Gov. Brad Little touts the liftoff of the Idaho Launch postsecondary grant program during a brief Tuesday morning ceremony at Boise State University. (Courtesy of Idaho Education News)
This story was originally posted on IdahoEdNews.org on Oct. 3, 2023.
Idaho Launch officially got off the ground on Tuesday morning.
The state began taking applications for the new postsecondary grant program — which could provide financial aid for 9,000 to 10,000 high school graduates pursuing a job in an in-demand career.
Some students got off to an early start. The application portal opened at 8 a.m. MDT, and 19 seniors applied within the first 15 minutes, said Sherawn Reberry, the Launch manager for the Workforce Development Council, the state agency in charge of starting up the program. Meanwhile, the liftoff began with more than a few questions about the new program — and with some ceremony.
On Tuesday morning, an hour after the kickoff, Gov. Brad Little was on the Boise State University campus, signing a proclamation hailing the Launch program.
“I really want to urge all Idaho students to sign up now, and get in the queue,” Little told reporters during a signing ceremony at Boise State’s Micron Center for Materials Research.
The $75 million in Launch grants won’t really go out on a first-come, first-served basis — and high school seniors can apply through April 15. But as he urged students to apply as quickly as possible, Little noted that many job training programs have limited space.
What does the Idaho Launch grant program do?
Launch recipients can receive $8,000, covering up to 80% of tuition and fees. Students can put their money toward four-year college or community college, career-technical education or job training. The top priority is to support students pursuing an in-demand career: 242 occupations that require some education or training beyond high school.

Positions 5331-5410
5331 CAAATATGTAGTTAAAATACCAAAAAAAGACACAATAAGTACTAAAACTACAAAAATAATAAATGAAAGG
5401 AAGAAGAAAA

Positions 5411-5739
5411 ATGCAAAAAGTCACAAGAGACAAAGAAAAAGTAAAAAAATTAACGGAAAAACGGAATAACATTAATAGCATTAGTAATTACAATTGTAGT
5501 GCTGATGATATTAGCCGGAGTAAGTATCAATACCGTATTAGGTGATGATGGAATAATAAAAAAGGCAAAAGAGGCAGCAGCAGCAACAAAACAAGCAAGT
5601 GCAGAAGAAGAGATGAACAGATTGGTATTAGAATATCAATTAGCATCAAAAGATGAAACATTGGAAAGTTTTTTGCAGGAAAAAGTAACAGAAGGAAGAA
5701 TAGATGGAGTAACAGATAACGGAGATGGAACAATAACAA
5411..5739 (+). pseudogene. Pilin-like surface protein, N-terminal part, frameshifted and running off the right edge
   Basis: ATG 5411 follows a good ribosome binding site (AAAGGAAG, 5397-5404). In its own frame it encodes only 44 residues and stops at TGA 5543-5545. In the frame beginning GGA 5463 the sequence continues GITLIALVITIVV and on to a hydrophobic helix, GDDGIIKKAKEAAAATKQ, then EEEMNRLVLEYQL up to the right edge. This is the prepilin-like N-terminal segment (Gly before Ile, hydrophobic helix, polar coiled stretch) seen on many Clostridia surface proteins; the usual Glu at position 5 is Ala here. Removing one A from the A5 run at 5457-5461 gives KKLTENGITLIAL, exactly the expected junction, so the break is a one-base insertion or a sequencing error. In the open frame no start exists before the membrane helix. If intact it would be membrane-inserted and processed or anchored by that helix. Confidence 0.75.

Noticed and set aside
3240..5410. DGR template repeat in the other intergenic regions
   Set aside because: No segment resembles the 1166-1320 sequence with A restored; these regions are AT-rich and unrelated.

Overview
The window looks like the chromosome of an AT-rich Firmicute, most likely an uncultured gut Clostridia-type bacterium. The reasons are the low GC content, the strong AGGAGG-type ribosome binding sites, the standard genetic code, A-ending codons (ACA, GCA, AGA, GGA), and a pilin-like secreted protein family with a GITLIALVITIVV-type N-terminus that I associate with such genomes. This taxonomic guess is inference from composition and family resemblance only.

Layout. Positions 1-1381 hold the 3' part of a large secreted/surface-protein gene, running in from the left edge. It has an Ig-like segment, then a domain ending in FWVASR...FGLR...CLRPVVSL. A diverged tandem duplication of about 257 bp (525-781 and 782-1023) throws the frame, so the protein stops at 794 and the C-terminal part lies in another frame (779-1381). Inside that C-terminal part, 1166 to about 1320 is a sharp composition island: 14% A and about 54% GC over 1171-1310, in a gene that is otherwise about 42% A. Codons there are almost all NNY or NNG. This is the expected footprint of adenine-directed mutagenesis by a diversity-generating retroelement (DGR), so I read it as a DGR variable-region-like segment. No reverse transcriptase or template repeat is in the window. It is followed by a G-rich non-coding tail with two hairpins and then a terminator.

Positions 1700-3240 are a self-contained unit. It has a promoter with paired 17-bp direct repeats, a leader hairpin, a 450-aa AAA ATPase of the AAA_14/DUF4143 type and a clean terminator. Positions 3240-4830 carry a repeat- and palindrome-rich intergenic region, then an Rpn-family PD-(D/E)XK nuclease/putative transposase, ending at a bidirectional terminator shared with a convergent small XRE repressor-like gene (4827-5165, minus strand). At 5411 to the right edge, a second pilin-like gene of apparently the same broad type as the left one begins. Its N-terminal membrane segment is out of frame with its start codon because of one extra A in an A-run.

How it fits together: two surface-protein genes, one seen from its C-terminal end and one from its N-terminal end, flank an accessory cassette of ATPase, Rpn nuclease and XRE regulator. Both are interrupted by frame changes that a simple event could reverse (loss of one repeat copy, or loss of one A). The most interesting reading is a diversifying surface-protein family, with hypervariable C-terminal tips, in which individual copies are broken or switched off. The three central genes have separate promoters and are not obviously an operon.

Supporters see Launch as a way of supporting high school graduates who aren’t necessarily looking for a four-year college degree, and might want to enter the workforce more quickly. They also say Launch will help Idaho businesses find qualified applicants for hard-to-fill job vacancies.
For Little, the start of the Launch program represents a milestone more than a year in the making.
In September 2022, he convinced legislators to put $80 million a year into an in-demand career fund. The one-day session provided funding and impetus for Launch, which passed a deeply divided Legislature, with some hardline conservatives dismissing the program as a giveaway to Little’s political allies in the business community.
Since Launch’s passage, the state’s Workforce Development Council has been working to implement Launch, setting up the application portal, settling on a master list of in-demand careers, and bringing school counselors up to speed on the new program.
And while Little went across the state Tuesday to promote Launch — with proclamation signing ceremonies scheduled in Rathdrum and Moscow — Workforce Development Council staff were meeting with high school counselors at a Boise conference. During a Monday afternoon session, council staff fielded a battery of questions about how graduates can use their grants, when the money will be available, and how the new program meshes with the state’s Opportunity Scholarship, which is geared to four-year college.
“I think there’s going to be significant interest in the program,” council executive director Wendi Secrist told a room full of counselors.
While the application window opened Tuesday, it will be months before a senior actually receives a Launch grant.
Acceptance letters could start going out by Dec. 31 — but seniors have to graduate high school before they can get a grant, and the money won’t be available until July 1, the start of the next state budget year.
Coming Thursday at Idaho Education News: Are high school counselors ready to help seniors navigate Launch?
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